The topic of disciplinary priorities in the NFL came up two months ago, when the league imposed an indefinite suspension and re-education requirements on Miami Dolphins DB Don Jones for a tweet about Michael Sam during the draft. In a column I wrote for The Week, I compared the NFL’s treatment of Jones to the lack of response in regard to Baltimore Ravens running back Ray Rice, who had assaulted his wife in an elevator and rendered her unconscious. The league responded to similar criticism at the time that it was waiting for the legal system to run its course on the crime before disciplining Rice.
After a plea deal that will allow Rice to clear his criminal record, the NFL finally took action … with a two-game suspension:
The NFL is suspending Baltimore Ravens running back Ray Rice two games under the personal conduct policy for an altercation that left his then-fiancee (now wife) unconscious in an Atlantic City casino elevator, a person with knowledge of the suspension told USA TODAY Sports on Thursday. …
“As you acknowledged during our meeting, your conduct was unquestionably inconsistent with league polices and the standard of behavior required of everyone who is part of the NFL,” Goodell wrote in a letter to Rice after the NFL confirmed the suspension Thursday afternoon. “The league is an entity that depends on integrity and in the confidence of the public and we simply cannot tolerate conduct that endangers others or reflects negatively on our game. This is particularly true with respect to domestic violence and other forms of violence against women.
“You will be expected to continue to take advantage of the counseling and other professional services you identified during our meeting. As you noted, this additional assistance has been of significant benefit to you and your wife, and it should remain a part of your practice as appropriate.
“I believe that you are sincere in your desire to learn from this matter and move forward toward a healthy relationship and successful career. I am now focused on your actions and expect you to demonstrate by those actions that you are prepared to fulfill those expectations.”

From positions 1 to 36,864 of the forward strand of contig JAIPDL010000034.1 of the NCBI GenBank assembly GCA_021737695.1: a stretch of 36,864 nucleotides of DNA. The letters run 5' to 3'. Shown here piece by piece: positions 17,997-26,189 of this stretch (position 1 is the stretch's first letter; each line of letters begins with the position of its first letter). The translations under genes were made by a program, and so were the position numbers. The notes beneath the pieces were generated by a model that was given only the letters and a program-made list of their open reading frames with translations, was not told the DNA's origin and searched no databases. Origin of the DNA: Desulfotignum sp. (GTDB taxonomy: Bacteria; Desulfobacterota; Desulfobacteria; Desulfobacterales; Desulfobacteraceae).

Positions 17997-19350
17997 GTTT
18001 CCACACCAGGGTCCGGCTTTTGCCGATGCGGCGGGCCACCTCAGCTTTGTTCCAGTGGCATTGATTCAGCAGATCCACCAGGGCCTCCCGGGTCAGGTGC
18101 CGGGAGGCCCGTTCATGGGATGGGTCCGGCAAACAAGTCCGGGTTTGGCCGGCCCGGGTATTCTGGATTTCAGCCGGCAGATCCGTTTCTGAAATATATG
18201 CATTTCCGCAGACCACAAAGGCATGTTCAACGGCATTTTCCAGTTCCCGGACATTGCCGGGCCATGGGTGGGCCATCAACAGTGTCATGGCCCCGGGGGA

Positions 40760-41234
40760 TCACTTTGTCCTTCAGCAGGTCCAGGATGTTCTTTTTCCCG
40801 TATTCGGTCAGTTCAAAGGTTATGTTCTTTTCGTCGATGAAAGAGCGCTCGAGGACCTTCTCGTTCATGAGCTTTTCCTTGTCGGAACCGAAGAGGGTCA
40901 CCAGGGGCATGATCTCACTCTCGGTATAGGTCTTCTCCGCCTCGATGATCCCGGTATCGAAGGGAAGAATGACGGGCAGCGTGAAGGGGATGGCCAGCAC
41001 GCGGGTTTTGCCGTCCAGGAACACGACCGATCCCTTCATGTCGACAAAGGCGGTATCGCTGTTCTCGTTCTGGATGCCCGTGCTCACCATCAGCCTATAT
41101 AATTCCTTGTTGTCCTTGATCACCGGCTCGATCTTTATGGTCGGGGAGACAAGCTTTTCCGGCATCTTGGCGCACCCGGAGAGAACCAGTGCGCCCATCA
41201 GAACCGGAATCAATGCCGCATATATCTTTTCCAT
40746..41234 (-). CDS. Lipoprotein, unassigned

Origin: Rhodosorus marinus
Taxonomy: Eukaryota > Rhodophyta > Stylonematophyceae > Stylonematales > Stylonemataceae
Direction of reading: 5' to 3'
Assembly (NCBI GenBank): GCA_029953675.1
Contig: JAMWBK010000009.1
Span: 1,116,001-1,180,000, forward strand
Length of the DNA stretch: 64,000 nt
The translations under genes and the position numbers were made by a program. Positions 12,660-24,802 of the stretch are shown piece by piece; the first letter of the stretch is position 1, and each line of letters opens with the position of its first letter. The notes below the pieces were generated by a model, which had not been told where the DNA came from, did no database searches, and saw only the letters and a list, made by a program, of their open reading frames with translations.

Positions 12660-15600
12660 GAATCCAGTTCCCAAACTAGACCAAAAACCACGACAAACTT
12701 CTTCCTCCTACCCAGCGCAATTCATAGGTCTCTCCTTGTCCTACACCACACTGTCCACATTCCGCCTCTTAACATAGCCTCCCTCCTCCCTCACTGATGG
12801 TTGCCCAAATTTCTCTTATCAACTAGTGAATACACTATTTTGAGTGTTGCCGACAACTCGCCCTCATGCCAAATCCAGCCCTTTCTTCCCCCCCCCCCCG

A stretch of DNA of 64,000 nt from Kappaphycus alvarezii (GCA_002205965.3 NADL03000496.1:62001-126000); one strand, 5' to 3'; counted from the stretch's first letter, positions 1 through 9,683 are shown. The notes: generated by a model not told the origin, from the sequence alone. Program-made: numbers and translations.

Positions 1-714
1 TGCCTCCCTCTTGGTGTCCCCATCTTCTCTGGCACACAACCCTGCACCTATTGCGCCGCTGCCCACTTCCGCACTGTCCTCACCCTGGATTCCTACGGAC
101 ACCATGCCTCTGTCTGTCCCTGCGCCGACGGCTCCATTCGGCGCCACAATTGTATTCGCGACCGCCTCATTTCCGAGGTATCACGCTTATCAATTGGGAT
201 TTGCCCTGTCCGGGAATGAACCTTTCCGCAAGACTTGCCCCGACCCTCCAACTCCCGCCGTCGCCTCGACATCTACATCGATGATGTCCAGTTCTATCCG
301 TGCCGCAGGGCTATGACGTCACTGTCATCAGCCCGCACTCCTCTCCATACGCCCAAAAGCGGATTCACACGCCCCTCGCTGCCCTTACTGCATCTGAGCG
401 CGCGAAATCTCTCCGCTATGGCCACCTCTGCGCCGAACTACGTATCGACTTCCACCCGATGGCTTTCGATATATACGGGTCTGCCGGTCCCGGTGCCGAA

As Cam Edwards pointed out on Twitter, then-Giants receiver Plaxico Burress got a four-game suspension for illegally carrying a firearm, and that was prior to Burress’ trial — and the only one Burress hurt was himself:
Ray Rice suspended 2 games for beating his wife. Plaxico Burress got a longer suspension for shooting himself. http://t.co/gt97QvMqcP
— CamEdwards (@CamEdwards) July 24, 2014
— CamEdwards (@CamEdwards) July 24, 2014
Contrast that again with the crime and punishment in Don Jones’ case. When openly-gay prospect Michael Sam got drafted by the St. Louis Rams in the seventh round, Jones classlessly tweeted out “OMG” and “horrible.” For that, Jones got the aforementioned indefinite suspension, which threatened to stretch into perpetuity unless Jones recanted and submitted to behavioral modification. Jones got reinstated eight days later, but only after completing his “sensitivity training” (“educational training,” according to the Miami Dolphins) and paying an undisclosed fine, lest he assault anyone’s sensitivities with obnoxious tweets in the future.
The comparison between the three cases here — Jones, Rice, and Burress — shows a complete lack of perspective and proportionality in the NFL’s head offices. Jones didn’t break any laws, and yet at least theoretically faced the end of his career had he not backed down and submitted to counseling before any reinstatement. Burress broke the law but hadn’t been tried yet (and only hurt himself), and yet drew a four-game suspension before the case went to court, and even before he’d been indicted. Rice assaulted his wife to the point of unconsciousness, and yet only drew a fixed two-game suspension, with no requirement to complete his therapy as a prerequisite for his return.
It’s an absurd outcome. The NFL seems more concerned about mean tweets than domestic assault, and has only situational respect for due process. Either the NFL should entirely ignore what happens off the field when it comes to disciplinary matters, or get a much better grip on its priorities.